One common mistake observed in Nigeria’s development drive, is the tendency to take on too many projects all at the same time. When ambition and enthusiasm ignore the vagaries of life, limitations can be glossed over. Tide as an idiom reminds us that passing through life demands being prepared for occasional storms; neither must we lose our heads when such storms come. Survival demands curtailing and controlling personal as well as corporate appetites, so that no one takes more than one can handle and contain effectively.
The success of any newspaper depends largely on satisfying the needs and expectations of its primary audience or constituency. As “The Authoritative Voice of The Niger Delta”, The Tide newspaper owes a serious duty to the Niger Delta people to serve them with such news, information and articulate and research-based materials that can make vital social impacts. Newspaper business is not all about politics, sports and adverts; neither must the purposes of propaganda, agitation and parochial interests become its stock-in-trade. There are wider issues of interest and value.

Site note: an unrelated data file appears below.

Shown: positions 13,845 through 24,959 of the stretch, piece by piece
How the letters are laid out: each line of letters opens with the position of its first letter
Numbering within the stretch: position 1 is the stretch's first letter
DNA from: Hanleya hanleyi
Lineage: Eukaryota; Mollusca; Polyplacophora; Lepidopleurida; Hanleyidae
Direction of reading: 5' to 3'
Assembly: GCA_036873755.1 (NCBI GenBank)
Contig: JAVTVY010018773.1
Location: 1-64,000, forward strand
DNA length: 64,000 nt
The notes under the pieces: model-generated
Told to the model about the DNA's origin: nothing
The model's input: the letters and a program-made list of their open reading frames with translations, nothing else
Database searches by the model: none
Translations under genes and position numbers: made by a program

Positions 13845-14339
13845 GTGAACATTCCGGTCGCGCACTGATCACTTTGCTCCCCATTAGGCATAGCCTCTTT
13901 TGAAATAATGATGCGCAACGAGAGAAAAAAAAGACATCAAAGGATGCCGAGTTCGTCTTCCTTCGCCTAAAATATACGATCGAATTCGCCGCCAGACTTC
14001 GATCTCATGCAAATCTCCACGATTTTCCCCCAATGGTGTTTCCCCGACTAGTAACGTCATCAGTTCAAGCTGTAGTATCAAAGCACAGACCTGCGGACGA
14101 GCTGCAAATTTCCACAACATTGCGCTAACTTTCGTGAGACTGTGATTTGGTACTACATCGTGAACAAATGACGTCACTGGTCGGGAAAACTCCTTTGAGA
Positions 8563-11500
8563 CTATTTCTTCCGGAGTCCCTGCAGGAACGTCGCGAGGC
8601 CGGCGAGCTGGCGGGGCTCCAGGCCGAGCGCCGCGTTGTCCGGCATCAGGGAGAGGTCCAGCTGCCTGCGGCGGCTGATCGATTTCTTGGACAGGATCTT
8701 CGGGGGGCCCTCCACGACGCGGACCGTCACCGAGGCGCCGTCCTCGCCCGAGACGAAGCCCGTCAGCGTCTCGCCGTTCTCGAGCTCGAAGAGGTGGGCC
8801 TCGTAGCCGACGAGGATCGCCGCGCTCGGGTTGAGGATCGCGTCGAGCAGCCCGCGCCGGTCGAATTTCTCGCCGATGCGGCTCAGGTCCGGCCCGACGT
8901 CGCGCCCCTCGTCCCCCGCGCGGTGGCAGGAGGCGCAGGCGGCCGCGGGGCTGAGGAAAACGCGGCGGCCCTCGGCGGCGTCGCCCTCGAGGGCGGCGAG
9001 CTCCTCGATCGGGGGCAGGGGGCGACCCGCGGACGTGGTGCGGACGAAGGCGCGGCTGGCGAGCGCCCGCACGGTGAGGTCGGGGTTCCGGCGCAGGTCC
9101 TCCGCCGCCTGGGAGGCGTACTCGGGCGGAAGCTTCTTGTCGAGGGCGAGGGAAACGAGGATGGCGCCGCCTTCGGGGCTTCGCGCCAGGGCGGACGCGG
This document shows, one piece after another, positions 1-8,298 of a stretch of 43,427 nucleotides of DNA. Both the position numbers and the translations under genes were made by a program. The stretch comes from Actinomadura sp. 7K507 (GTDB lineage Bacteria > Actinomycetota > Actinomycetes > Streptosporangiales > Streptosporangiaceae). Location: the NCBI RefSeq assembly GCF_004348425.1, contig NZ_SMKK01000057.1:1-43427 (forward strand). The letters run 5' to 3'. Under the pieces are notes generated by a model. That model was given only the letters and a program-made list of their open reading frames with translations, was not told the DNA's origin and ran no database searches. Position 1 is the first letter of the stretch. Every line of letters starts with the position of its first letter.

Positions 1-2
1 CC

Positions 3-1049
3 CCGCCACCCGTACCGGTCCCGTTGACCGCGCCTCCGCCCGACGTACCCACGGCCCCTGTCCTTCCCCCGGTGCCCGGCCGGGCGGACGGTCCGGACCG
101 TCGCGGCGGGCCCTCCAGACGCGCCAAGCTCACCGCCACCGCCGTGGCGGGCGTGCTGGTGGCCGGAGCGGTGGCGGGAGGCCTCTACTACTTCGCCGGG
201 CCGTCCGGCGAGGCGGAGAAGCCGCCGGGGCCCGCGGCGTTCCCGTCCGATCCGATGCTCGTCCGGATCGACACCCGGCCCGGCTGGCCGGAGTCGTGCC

Rather than publish for 80 million people and have several unsold copies daily, why not focus on the priority needs of a minority group that is virtually being marginalised? Every newspaper has a right to define its philosophy and choose its audience and focus. We must recognise that bourgeois ideology tends to globalise human situations and needs in ways that the underprivileged and under-represented are rarely given adequate hearing. Obviously the Niger Delta region of Nigeria is a minority zone whose interests and peculiar needs must be given the attention and focus it demands. The Tide newspaper serves that unique purpose of being the voice of the people.